If a proposal is considered "small", then the lang-team will approve the proposal to go straight to PR. In this case, the next step is simply to create an implementation on the appropriate rust-lang repository. The PR can cite the proposal page in its description.

Proposals approved to go straight to PR are tagged as implementation-needed.

Larger proposals that require an RFC

Most proposals however require some sort of RFC to be implemented. In this case, we will create a project group to pursue the project. A project group is just a group of people who are authoring the RFC and pushing it through to stabilization (and ideally through implementation as well, although sometimes that involves very difficult people).

If we decide that a proposal requires an RFC, then once it is assigned a liaison, it will be tagged with charter-needed.

  • Propose a charter: The liaison will work with the author of the proposal (and any other interested parties) to create a project charter, based on the charter template. This is often just a copy of the MCP, updated with whatever new material came up during discussion. The charter should be added to the lang-team repository in a PR, and that PR can "close" the proposal issue.
    • This charter PR is approved by the lang-team with a @rustbot fcp merge command.
  • Exploration phase: Once the project is created, it enters the "exploration phase". We will create a Zulip stream, project issue, and potentially a repository as desired. The goal of this phase is to explore the design space and to come up with one or more RFCs that will actually solve the problem. The project should keep the lang team up to date on the designs being considered during this phase.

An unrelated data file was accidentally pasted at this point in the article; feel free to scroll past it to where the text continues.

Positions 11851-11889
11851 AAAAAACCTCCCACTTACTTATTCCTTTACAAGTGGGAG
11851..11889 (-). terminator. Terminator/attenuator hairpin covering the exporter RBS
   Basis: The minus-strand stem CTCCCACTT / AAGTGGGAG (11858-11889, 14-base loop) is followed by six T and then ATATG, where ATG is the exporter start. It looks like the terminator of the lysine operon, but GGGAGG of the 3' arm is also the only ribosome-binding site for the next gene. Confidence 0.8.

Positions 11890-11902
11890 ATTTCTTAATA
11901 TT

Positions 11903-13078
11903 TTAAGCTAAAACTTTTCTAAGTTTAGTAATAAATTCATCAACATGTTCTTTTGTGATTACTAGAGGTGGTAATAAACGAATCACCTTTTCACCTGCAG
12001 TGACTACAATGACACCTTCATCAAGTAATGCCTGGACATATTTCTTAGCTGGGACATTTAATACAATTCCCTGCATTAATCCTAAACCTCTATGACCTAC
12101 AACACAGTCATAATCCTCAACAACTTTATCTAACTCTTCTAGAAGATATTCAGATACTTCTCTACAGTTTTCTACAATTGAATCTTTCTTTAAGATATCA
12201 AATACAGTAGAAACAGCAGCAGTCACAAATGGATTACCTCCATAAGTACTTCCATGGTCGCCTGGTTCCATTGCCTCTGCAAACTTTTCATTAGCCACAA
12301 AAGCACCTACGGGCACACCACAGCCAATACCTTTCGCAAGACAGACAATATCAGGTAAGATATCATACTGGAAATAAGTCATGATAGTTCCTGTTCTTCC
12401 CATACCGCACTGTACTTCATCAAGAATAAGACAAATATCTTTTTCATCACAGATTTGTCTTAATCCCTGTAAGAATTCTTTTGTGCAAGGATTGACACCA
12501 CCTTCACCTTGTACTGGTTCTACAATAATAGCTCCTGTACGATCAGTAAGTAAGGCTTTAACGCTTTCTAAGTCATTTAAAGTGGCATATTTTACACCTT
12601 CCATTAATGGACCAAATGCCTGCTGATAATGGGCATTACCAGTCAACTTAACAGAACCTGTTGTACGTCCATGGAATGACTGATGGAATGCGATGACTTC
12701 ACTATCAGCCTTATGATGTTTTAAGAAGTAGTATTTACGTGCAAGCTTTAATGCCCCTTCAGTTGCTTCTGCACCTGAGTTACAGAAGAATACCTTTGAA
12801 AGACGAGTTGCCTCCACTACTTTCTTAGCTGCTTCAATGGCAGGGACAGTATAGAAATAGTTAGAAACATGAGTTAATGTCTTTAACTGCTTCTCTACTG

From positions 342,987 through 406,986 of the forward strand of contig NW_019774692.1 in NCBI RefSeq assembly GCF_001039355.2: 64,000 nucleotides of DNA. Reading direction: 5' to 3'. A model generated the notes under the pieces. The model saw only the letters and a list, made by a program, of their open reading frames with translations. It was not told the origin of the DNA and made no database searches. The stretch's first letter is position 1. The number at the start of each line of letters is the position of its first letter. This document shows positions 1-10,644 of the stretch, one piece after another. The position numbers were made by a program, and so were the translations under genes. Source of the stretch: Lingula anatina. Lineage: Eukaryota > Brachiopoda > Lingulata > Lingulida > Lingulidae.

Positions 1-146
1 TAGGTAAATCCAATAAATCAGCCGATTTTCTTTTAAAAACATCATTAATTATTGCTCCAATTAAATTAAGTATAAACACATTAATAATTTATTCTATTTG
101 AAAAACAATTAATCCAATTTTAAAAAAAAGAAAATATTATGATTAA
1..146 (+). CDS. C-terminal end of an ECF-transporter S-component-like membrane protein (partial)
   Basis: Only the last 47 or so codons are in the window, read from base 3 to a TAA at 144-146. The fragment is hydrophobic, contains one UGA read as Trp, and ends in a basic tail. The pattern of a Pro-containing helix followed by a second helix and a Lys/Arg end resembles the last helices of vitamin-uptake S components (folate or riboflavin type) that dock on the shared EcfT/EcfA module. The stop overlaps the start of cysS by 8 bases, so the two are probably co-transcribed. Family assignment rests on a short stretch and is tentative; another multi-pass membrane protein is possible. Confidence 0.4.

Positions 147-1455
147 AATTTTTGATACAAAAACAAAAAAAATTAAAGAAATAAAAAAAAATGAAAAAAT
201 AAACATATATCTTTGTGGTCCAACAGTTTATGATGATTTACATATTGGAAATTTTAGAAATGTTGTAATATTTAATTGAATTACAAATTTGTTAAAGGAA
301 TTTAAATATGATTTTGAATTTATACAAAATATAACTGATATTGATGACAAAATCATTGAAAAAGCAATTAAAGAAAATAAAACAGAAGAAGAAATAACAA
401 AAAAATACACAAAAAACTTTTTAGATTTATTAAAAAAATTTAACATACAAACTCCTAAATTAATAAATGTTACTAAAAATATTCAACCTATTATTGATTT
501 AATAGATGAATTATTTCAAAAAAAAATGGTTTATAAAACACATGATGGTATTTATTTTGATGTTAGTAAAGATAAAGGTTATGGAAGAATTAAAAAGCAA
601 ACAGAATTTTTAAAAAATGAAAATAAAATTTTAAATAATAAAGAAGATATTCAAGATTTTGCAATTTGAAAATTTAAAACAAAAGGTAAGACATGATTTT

• It is also permitted to land feature-gated code in the rust compiler during this phase, although any such change should be considered highly unstable (and should ideally be minimally disruptive).
    • Project groups are also encouraged to write regular blog posts in the Inside Rust blog documenting their progress.
  • RFC phase: The output of the exploration phase is one or more RFCs that describes the proposed design; these RFCs are typically written by the project group collaboratively. It's a good idea to create RFCs early because this they often receive much wider community feedback and may uncover problems in the design.
  • Implementation phase: Once the RFC is landed, implementation typically begins, although it sometimes happens that implementation occurs concurrently with authoring the RFC.
  • Evaluation phase: Once implementation of the RFC is complete, the project group should write a blog post requesting evaluation. They should keep the lang-team abreast of any feedback that is received.
  • Stabilization phase: Finally, the feature can be stabilized and released on stable Rust. This is done by authorizing a stabilization report, as described here.

Shortlisted proposals

In some cases, there is a liaison who really likes the idea of a proposal, but does not presently have the bandwidth to pursue the idea. In that case, it can be assigned to the liaison but tagged as shortlisted. The liaison should comment on when they expect to have bandwidth to help out; if other liaisons are available, they may want to pick up the project instead.

Frequently asked questions

What is the role of a lang-team liaison?

The lang-team liaison has the job of monitoring the progress on the project and posting updates for the rest of the team. These updates can be delivered in person at the triage meeting or as comments on the corresponding tracking issue for the project.

Liaisons should particularly focus on questions where the lang team can help -- for example, if the project has narrowed down the set of options to a few viable candidates, it would be good to seek lang team feedback on which option seems the most promising (often this would be a good point to request a design meeting).